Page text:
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Elementary in Spirit: SHERLOCK

September 15, 2010

As far as I’m concerned Steven Moffat was put on this earth to create great television.  I want science to find a way to make a person’s brain live forever just so he can continue writing good television and I can keep watching it. Just in case you don’t know already, he has had a hand in all of these: Coupling, Doctor Who, Torchwood, Jekyll. I’ll get to all of those later though, today is reserved for his newest gem, a modern take on Sherlock Holmes, entitled ‘Sherlock’. Add Mark Gatiss to the mix, a fellow Dr Who writer, who also wrote for the series ‘League of Gentlemen’, and you have enough brain power and creativity to make ‘Sherlock’ worth anyone’s while.

I’ll admit, I wasn’t at all skeptical about this show before I watched it; I was expecting to like it.  I can’t feign skepticism.  To begin with, my brother recommended it and I hold his opinion in these matters in high regard.  Then I read Moffat was involved and that was it, I was hooked.  However, my high expectations were not impenetrable.  How heavy and unmanageable my disappointment would have been if ‘Sherlock’ had turned out to be dud.  Don’t worry, I’m feeling very light.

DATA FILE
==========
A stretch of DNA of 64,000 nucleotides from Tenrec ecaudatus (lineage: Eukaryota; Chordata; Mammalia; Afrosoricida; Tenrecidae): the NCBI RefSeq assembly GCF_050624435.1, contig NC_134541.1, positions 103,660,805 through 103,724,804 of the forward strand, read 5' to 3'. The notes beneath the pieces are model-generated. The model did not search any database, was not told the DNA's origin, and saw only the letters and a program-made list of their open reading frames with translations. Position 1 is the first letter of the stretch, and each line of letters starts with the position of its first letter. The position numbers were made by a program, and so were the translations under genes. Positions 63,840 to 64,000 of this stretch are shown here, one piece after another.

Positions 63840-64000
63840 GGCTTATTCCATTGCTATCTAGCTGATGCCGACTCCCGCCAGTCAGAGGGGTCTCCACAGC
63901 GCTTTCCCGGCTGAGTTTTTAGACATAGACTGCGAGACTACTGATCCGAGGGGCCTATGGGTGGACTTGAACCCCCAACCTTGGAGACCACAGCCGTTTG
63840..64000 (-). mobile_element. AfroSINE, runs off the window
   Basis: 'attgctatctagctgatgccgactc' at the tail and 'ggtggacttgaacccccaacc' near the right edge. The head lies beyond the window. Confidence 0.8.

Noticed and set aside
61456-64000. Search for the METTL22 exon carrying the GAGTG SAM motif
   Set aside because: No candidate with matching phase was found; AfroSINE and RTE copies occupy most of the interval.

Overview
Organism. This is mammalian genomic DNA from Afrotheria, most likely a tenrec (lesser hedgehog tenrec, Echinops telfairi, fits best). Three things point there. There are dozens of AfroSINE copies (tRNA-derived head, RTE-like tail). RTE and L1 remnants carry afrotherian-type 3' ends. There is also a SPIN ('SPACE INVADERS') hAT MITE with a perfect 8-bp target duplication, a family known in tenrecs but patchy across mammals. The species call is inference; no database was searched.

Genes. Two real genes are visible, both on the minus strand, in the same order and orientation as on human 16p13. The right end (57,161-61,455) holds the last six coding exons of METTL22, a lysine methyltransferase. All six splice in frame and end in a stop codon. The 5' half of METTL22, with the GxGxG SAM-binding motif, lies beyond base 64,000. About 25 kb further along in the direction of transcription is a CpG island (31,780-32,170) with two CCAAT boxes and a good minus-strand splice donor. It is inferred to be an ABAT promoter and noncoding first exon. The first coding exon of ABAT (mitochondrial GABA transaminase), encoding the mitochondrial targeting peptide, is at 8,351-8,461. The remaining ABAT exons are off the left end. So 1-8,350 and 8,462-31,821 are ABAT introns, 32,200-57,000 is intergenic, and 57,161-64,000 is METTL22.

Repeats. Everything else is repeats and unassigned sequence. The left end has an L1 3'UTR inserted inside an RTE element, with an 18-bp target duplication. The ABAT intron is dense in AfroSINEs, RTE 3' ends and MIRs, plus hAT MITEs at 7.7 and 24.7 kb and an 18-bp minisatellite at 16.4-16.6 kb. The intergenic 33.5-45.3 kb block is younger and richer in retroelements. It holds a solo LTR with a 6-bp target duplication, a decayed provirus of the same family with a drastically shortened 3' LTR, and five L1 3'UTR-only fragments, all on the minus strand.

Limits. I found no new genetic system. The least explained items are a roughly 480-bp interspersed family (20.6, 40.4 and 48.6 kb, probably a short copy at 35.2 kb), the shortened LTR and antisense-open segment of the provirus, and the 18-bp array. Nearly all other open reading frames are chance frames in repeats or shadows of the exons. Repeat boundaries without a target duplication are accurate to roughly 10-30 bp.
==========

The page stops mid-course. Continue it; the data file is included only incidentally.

‘Sherlock’ is fun, mysterious, debonair, exciting, funny, sad, unsympathetic, honest. It’s what you expect from a show about Sherlock Holmes.  Add to that some very fine casting and you have got IT, the perfect recipe for kick ass television.

And before you ask, none of the three 90 minute episodes of season one have Holmes saying ‘It’s Elementary my dear Watson’, but the spirit is there.  Holmes is a deductive genius and, as with most genius, he doesn’t labor over his deducing, he just simply gets on with it.  His observations are fact, quite elementary, one might say.

(And can I just say, thank the heavens and the cosmos there isn’t a bunch of shiny black leather; no attempt to create a sense of the modern through state of the art fabrics.  Instead, the state of the art comes in via technology of the every day sort, namely phones, gps and the like.  I found all of this very realistic.  After all, even with all the advancements in our society, we still like a nice wool coat and cozy argyle socks, even if our phones can track our movements)

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